John/17-14 "I have given them Your word; and the world has hated them, because they are not of the world, even as I am not of the world.

Commentary on John 17:13 to 22 --Christians are to be no part of this world means.
Jesus added the words "even as" he was not of the world; but, of course, there was a difference. Jesus was not of the world in the sense of his having been before the world was. The disciples were not of the world in the sense of their having accepted Christ's teachings which required the rejection of the world's value-judgments, the repudiation of its standards, and the denial of lordship to the world's prince, Satan. This was more than enough to justify Jesus' statement that the apostles were not of this world.
The first Christians did not get evolved in politics, wars, voting ect search?q=the+first+Christians+did+not

I have given them thy word; and the world hated them, because they are not of the world, even as I am not of the world.

The frequent use of the singular noun where the divine word is concerned is significant. Though consisting of many words (John 17:8), the word of God is nevertheless one. It is one in that it is a single composite corpus of teaching. It is one in authority, trustworthiness, and saving efficacy, it is the one word delivered by God to Christ, by Christ to the apostles, and by the apostles to all mankind by means of their book, the New Testament. It is one word in the sense that no human teaching may be mixed with it or added to it. It is one word in the sense that "every word" of it is a necessary part of the whole, making it imperative that nothing be added to or taken from the teaching of God (Revelation 22:18,19).

The world hated them ...
Jesus' heart is moved by the bitter trials he foresees falling upon the beloved apostles. Their task will not be easy. "The world hated them" is prophetic. Jesus had already warned them; but it was still a matter of acute concern to Jesus who poured out his heart for them in this prayer.


John 17:13 to 22 Open Underlined Links

 13 But now, Im coming to You, and Im saying these things in the world, so they can be filled with my joy. 14 To them Ive given Your Words, because they are hated by the world, for they are no a part of this world, as Im not a part of the world.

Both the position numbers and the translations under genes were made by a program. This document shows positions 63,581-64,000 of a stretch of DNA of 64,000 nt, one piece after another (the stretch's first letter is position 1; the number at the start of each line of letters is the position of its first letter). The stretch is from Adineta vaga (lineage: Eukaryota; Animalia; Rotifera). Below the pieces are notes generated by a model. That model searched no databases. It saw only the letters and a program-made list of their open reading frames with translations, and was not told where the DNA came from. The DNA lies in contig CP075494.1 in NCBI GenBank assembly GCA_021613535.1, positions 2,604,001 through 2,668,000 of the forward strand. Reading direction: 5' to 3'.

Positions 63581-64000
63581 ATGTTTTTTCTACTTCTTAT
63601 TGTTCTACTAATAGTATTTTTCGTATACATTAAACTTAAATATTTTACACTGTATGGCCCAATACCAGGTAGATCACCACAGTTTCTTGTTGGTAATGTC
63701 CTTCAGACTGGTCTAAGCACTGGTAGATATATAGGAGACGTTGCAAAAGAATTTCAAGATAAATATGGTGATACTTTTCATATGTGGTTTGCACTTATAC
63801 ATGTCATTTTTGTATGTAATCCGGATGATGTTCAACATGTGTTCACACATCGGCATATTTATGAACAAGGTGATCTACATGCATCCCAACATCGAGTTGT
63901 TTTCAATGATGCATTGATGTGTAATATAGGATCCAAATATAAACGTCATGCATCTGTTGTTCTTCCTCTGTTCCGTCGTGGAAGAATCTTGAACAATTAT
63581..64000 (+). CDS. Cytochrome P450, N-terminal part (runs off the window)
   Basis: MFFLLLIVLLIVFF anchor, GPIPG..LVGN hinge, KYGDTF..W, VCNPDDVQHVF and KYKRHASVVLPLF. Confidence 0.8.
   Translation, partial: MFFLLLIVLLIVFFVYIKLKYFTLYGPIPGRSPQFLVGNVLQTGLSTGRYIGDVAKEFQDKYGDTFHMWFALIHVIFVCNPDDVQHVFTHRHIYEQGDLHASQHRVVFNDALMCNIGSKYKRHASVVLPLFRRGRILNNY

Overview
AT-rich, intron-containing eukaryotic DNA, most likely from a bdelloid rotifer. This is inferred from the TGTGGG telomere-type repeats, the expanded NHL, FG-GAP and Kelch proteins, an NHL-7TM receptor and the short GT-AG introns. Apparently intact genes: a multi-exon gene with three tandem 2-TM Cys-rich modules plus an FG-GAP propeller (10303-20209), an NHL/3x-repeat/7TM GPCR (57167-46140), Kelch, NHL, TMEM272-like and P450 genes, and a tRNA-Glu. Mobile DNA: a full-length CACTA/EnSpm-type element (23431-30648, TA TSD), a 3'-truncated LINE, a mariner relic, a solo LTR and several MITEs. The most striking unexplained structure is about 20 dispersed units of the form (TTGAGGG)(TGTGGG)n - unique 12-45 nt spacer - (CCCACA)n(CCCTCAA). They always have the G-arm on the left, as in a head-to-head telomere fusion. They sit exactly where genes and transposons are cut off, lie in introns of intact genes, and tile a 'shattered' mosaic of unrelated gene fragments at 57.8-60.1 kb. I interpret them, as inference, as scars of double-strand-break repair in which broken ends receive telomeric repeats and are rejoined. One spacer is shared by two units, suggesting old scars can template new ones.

15 Im not asking You to take them from the world, and to guard them because of the Wicked One. 16 For, they are no part of the world, just as Im no part of the world.

17 Make them holy in the truth, and Your Word is the truth. 18 As You sent me into the world, Im sending them into the world. 19 Im making myself something holy for them, so they can be holy in truth.

20 And Im not just asking for these. [Im asking that] all who say they believe, 21 may also be in unity, (just as You, Father, are united with me, and Im united with You), that they can be united with us, so the world can believe that You sent me.

22 Ive given them the glory that You gave me, so they can be united as we are united 23 I in them and You in me, so they can be perfected into one, and the world may know that You sent me, and that You love them as You love me.




What does In Mean?

The Greek word en simply means in. However, it is translates as in, one, in union with, and as other words, depending on the context. Especially in the book of John do we find the question raised, was Jesus really the same person as the God? This question is raised because the text at John 10:38 literally says, in order that you should know and you may be knowing that in (en) me the Father and I in (en) the Father.

The text above is often translated as, I and my father are one. Is this the true sense of what John wrote? Is Jesus in or one with (the same as) the Father? That could be a correct translation however, not in the context of the way the book of John was written. For example, notice how John 14:20 reads literally, In that the day you will know that I in (en) the Father of me, and you in (en) me, and I in (en) you.

So, if John 10:38 means that Jesus is the same person as his Father, then John 14:20 means that all of Jesus followers are the same person and that they are also the same persons as Jesus and his Father. Is this a logical conclusion? No, because it doesnt harmonize with numerous other scriptures that show his followers to be individuals, but at one with (or in unity with) Jesus and God.

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